By adding a couple of extra steps to “create a record if there isn’t one,” I’m able to create the help file screens as I go. This allows me to work on it as I’m developing the other files, bit by bit, then organize it later.
This last feature, the ability to easily organize the Help file into separate “chapters” with navigation is easy in a records-based file, but difficult in a layout
based one.

Also, as I said, since the text is in a field, it is searchable. Text typed in Layout mode is not.

Both of the methods could use a very similar navigational system. The main difference would be in the last steps: in the layout-based method it would be Go To Layout, a different layout almost every time; in the other it would be Go To Related Record.

(Well, the 2nd method could go to different layouts too, but it would generally be same one, the Help Text layout.)
In both cases the information they would use would be held in 2 global fields, passed from the file they came from, File Name g & Layout Name g.
I can see that I better get down to some specifics here; there’s only so much you can convey with words. I will describe method 2, records-based help.
Help File

In the Help file, create the 2 global fields just mentioned above. Also create similar regular text fields, File Name, and Layout Name.
Now 2 more fields, both concatenated (put together) calculation fields:

File|Layout Name c = File Name & Layout Name

File|Layout Name gc = File Name g & Layout Name g

(I use my own “suffix-based” naming system. “gc” in this case means “calculation field using global fields,” to me anyway. It’s so they still sort alphabetically, but I can tell them apart easily.)
Create a self-relationship between them.

File|Layout Name gc = ::File|Layout Name c
This allows me to go directly to a particular record. Each has its own File|Layout Name c.
While you’re at it, create another relationship, in this file (I’ll tell you later).

File Name g = ::File Name
One more field, a Constant=1 calculation field. Most files should have this.
Other Files

After creating the Constant fields (above), create relationships between each and its counterpart in the Help file.
Message Balloon

Now we’re about ready for the script to go to the Help text. But I like to display a message first when someone clicks on a Question mark icon. This allows a quick display of about 3 short lines of text. This may be all the person needs.
There are also a couple of buttons. The 1st button on the right is the default “OK,” which simply dismisses the dialog if you don’t tell it to do anything else.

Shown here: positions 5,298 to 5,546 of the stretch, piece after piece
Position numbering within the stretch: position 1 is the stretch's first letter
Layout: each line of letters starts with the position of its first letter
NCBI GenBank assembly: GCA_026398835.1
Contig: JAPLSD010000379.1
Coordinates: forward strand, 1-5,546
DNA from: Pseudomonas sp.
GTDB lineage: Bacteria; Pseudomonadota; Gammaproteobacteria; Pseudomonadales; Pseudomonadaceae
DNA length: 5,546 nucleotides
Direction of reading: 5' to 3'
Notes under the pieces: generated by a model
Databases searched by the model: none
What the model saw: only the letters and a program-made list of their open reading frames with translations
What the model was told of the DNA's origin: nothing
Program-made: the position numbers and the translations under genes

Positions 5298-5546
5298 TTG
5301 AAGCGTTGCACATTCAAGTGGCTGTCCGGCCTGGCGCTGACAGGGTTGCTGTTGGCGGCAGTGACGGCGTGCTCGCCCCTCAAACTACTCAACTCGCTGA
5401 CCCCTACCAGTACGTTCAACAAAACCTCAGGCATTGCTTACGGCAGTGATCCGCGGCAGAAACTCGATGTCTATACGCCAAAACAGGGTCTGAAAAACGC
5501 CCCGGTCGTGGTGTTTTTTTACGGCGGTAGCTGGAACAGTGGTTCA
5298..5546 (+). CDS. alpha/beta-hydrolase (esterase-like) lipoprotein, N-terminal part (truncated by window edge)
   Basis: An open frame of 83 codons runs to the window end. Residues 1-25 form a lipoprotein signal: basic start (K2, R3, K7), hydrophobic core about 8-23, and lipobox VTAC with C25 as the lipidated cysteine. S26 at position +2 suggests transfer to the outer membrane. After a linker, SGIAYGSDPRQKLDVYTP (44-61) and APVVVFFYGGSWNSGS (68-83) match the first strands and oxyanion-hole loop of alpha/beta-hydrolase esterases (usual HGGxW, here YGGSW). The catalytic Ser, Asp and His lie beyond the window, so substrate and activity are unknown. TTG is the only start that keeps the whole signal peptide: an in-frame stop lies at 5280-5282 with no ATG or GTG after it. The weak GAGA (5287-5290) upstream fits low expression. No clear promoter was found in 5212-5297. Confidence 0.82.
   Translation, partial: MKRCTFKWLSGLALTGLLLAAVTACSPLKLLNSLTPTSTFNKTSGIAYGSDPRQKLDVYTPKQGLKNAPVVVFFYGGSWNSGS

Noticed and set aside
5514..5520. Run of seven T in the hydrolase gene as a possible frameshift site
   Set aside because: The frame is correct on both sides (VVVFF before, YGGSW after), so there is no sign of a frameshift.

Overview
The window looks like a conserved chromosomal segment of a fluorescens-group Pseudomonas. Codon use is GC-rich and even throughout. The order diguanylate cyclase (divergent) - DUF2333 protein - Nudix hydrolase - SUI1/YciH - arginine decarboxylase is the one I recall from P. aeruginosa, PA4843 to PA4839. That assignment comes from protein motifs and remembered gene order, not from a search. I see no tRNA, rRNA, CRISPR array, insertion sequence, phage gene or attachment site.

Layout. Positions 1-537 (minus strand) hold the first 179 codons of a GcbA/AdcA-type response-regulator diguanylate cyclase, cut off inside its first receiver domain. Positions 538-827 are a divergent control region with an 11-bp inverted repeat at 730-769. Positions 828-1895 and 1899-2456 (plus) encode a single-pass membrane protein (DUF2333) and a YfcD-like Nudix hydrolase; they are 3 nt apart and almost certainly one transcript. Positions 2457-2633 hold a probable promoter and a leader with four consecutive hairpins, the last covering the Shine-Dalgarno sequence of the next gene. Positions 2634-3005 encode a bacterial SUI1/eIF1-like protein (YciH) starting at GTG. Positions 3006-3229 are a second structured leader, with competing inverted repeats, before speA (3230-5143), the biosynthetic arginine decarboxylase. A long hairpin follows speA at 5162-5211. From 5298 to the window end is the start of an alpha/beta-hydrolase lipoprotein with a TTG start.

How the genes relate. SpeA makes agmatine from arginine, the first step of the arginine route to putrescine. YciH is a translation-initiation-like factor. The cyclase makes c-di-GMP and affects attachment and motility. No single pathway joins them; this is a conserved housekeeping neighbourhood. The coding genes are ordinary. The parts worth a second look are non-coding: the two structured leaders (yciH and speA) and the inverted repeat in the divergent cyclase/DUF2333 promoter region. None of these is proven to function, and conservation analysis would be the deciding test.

The 2nd button is “Cancel” by default, but I change it to “Help!.”
I attach this 2nd choice to a script that goes to its record-screen in the Help file. Unless there are unusual situations, all the message scripts in a file call the same Help–> script.
But, each Question mark will display a different message, it needs its own little script (though you could use the same one on different layouts).

Each is formatted as a Button, with its script attached.
The 1st step in each script is:

Show Message [“Whatever you want to say”]

If [“Status(CurrentMessageChoice) = 2”]

Perform Script [“Help –>”]

End If
Because all the messages call the same Help –> script, you can just duplicate one to create another. The only thing you need to change is the message text.
Sometimes you might not want to tie a balloon to the Help file. In that case, just delete the “Cancel” or “Help!” text, so there’s no Message Choice 2; they’ll only get the “OK” button, which just dismisses the message.
Space Bar Tip (Optional but useful)

Highlight the step in the script, hit the space bar to open the message dialog, then hit Clear and start typing.

This trick works on lots of other steps, to open the first dialog (If, Go to Field, Set Field, Copy, Comment).
It also works to transfer a highlighted step from the Steps list (on the left) over to the Script list.


Open ScriptMaker; the Steps are outlined (Tab toggles), type “t” (highlights Toggle Window), hit the space bar to transfer.

Hit “t” twice to select Toggle Status Area (this only barely works in v.4; not very responsive, but better than nothing).

Try it. Your wrist will love you (esp. if you have one of these “pucky” mice).
I label all the message scripts with what layout they’re on, what they’re about (1
2 words) and an extra word “Message,” putting them all at the bottom of the Scripts Menu so they’re out of the way and don’t get mixed up with the other scripts.

This may seem overkill, but sometimes you change something in the program, and you need to find that message later and change it.
Help–> Script

This script lets the Help file know which record to go to, by setting the file name and layout name into its global fields.

It is specific to each file; the first step sets the file’s name into the global.

The layout name is dynamic and will set itself.
Set Field [“HelpFile::FileName g”, “”Contactss””]

Set Field [“HelpFile::LayoutName g”, “Status(CurrentLayoutName)”]

Perform Script [Sub-scripts, External: “HelpFile”]

Comment [“Go to Text <–Files”]
Help File: Go to Text <–Files Script
Enter Browse Mode []

Exit Record/Request

Go to Layout [“Text”]

Toggle Window [Zoom]

If [“IsValid(File|Layout gc::Constant)”]

Go to Related Record [Show, “Self\FileName g”]

Go to Related Record [“File|Layout gc”]


New Record/Request

Set Field [“FileName”, “FileName g”]

Set Field [“LayoutName”, “LayoutName g”]

Go to Field [“TextContents”]

End If
The globals have already been set from the other file, but you need to Exit.

If [“IsValid, etc.”] checks to see if there is a record for this layout.

The File|Layout gc field is related to the File|Layout c field, which uniquely identifies each record.
If there isn’t a record for this combo it makes one; it fills in the identifying names, so the next time you click that Help message button in the other file, it will come back here.